As my roommate at the BlogHer conference this past summer, Mindful Momma Micaela Preston brought me a cute organic cotton sandwich bag from Graze Organic. Unlike other sandwich and snack wraps, these bags contain no plastic coating or lining. Of course, you can’t put anything seriously messy inside (unless you wrap it first in wax paper), but it was important to the founders of the company not to have their children’s food in contact with plastic. In fact, the only plastic in the bags are the Velcro strips that keep them closed.
In addition to containing very little plastic, the bags are made from 100% organic cotton, hand silk screened with soy-based inks, and manufactured in the USA. And they… Read the rest
In the past month, I have given up more than plastic. I actually have not had a sip of any alcoholic beverage in 31 days. And I haven’t had coffee in that length of time either. I stopped drinking black tea 2 weeks ago. At this point, the only caffeine in my life comes from chocolate. And Coffee Heath Bar Crunch ice cream, but you’ll see the evidence of that in the tally. Oh, and no gluten either for about two months. Thanksgiving is going to be hella fun.
But you know what? Mostly I don’t miss any of it. They were habits, you know, like… the plastic habit… the convenience habit… the retail therapy habit… the fast food habit…. Honestly? I don’t want alcohol or gluten anymore. I mean, I really don’t. Just as how I can’t conceive of buying food packaged in plastic these days, the thought of drinking alcohol is a real turnoff. Coffee is a little harder. It just smells so good wafting through … Read the rest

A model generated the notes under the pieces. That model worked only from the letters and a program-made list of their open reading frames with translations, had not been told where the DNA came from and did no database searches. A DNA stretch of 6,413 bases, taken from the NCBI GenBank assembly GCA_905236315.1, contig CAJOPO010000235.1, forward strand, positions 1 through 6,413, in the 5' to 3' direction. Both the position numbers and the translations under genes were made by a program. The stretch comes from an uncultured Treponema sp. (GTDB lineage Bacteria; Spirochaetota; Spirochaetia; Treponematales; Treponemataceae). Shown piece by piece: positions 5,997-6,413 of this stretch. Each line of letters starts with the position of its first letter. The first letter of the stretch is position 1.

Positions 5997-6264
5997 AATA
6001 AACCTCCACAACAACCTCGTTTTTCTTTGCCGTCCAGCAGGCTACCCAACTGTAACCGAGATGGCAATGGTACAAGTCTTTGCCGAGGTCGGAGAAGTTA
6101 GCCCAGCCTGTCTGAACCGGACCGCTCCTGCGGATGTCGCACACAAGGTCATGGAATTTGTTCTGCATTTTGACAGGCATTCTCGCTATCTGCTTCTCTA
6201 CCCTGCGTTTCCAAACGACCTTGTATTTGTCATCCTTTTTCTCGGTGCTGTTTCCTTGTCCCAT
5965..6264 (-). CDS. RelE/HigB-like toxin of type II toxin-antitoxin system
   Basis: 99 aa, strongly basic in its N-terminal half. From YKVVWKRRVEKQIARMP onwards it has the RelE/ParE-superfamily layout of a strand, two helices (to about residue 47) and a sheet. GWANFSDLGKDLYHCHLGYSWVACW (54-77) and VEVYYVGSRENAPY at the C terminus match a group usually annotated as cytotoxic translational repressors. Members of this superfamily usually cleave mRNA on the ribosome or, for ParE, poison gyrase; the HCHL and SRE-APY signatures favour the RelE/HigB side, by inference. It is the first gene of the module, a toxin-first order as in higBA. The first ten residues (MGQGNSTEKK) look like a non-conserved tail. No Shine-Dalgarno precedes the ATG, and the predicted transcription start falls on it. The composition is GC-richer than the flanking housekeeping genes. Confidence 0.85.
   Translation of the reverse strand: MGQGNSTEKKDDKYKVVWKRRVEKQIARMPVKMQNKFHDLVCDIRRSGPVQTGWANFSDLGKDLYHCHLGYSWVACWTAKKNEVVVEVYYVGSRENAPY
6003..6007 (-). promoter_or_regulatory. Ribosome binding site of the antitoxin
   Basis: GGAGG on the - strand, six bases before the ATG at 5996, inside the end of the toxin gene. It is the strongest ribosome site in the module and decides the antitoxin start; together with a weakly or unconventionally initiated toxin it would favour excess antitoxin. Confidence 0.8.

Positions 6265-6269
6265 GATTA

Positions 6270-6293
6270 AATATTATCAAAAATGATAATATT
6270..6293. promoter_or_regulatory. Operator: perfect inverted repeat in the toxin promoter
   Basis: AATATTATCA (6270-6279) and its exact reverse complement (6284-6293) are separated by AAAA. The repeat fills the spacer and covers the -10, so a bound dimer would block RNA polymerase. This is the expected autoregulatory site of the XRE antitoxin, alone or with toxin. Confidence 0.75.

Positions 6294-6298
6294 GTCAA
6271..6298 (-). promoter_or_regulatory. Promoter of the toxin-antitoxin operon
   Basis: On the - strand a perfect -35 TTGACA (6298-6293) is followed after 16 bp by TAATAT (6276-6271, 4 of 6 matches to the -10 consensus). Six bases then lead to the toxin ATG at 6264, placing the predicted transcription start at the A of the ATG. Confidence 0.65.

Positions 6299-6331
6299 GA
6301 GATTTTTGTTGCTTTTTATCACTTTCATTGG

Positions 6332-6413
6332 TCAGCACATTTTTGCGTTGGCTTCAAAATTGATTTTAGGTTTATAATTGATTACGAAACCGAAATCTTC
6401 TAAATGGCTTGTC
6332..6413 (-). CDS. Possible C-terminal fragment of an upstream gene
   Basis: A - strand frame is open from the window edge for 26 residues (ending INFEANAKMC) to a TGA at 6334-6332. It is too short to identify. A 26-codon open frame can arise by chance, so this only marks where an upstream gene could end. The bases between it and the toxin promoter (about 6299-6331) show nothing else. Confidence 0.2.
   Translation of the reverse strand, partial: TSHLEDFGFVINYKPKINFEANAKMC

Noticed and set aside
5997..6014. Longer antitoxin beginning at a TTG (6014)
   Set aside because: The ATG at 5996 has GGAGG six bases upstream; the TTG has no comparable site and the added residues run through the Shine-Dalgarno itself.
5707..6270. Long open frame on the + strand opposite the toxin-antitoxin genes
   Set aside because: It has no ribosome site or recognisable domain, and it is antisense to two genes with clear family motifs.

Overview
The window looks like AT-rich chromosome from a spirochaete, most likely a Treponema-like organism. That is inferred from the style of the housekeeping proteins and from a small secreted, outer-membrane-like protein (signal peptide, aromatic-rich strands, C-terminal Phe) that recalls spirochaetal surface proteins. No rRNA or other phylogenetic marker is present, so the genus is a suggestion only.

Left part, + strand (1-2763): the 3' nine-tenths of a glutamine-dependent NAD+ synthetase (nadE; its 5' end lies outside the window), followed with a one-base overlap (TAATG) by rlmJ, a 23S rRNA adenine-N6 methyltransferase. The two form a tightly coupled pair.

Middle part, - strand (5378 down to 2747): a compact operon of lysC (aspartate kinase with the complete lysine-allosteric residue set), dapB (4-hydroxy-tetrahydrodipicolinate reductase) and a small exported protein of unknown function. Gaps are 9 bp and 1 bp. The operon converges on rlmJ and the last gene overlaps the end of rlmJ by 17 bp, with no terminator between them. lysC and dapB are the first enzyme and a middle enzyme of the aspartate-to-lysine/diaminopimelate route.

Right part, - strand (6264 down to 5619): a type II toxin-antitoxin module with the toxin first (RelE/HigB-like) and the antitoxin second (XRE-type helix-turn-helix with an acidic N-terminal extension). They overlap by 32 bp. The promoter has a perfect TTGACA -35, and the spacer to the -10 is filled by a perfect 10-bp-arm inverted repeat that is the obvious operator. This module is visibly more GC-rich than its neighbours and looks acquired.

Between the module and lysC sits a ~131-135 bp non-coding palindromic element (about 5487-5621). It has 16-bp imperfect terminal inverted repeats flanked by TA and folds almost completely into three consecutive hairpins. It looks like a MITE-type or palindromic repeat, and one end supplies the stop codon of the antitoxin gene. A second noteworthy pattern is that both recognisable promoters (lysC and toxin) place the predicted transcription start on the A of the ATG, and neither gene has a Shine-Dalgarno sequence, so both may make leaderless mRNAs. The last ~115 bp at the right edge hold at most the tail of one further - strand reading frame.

Hasn’t PETA ever heard of the Great Pacific Garbage Patch? They claim these wishbones and their packages are recyclable, but let’s face it: 99.99% of them are going to end up in a landfill, or in the ocean, where they will probably be swallowed by sea turtles [And I would add baby albatross chicks] who will choke and die…. Animals, PETA, animals! Do you hear me?
But I’m not here to pick on PETA. I relate this story because it got me thinking about other types of Thanksgiving waste. According to Bob Lilienfeld of the Use Less Stuff Report, between Thanksgiving and New Year’s Day, Americans generate 25 … Read the rest
The Green Festival… this weekend was my third and probably best experience attending. I’ve read negative reviews of the Green Festival from green bloggers bemoaning that the vendor floor is so consumption-oriented and there is still so much plastic packaging and plastic products. Those comments may be valid. But you know what? The experience of The Green Festival is what you make of it. Here are some tips:
1) Meet up with your friends — the folks who create the products that you do love. I hung out with Jay from Life Without Plastic, the company that sells the airtight stainless containers I reviewed a year ago, on Friday afternoon and toured the vendor floor with him for a bit. He had just spent the previous days at the Green Business Conference and his enthusiasm was contagious.
2) Be a little outrageous. It’s the Green Festival. It’s your chance to sparkle. Walking past the Chico Bags table with Jay, I spotted a huge… Read the rest
Micaela sent me a copy of her book, which I’ve just finished reading. Each chapter is divided into two sections. Buy It Green includes useful charts and lists that explain the various green standards and environmental and health hazards to watch out for… Read the rest
This will be a short post. More of a rant, actually. And hopefully useful to at least one person out there.
Last night I discovered Hewlett Packard’s scheme to get printer owners to spend more money on ink cartridges: cartridge expiration dates.
I have an HP Officejet 9110 that uses ink cartridges with expiration dates actually programmed into them, causing them to stop working whether they still have ink in them or not. And when that happens, the printer itself stops working too — whether I need to use that color or not.
I don’t know if HP’s newer printers use the same kind of cartridges, but this deal irks me for multiple reasons. First, it’s a total waste of plastic and perfectly good ink to program the cartridge to expire before it’s used up. I don’t care if the cartridges can be returned to be recycled. Recycling uses more energy and resources than actually using up what we already have. And second, this… Read the rest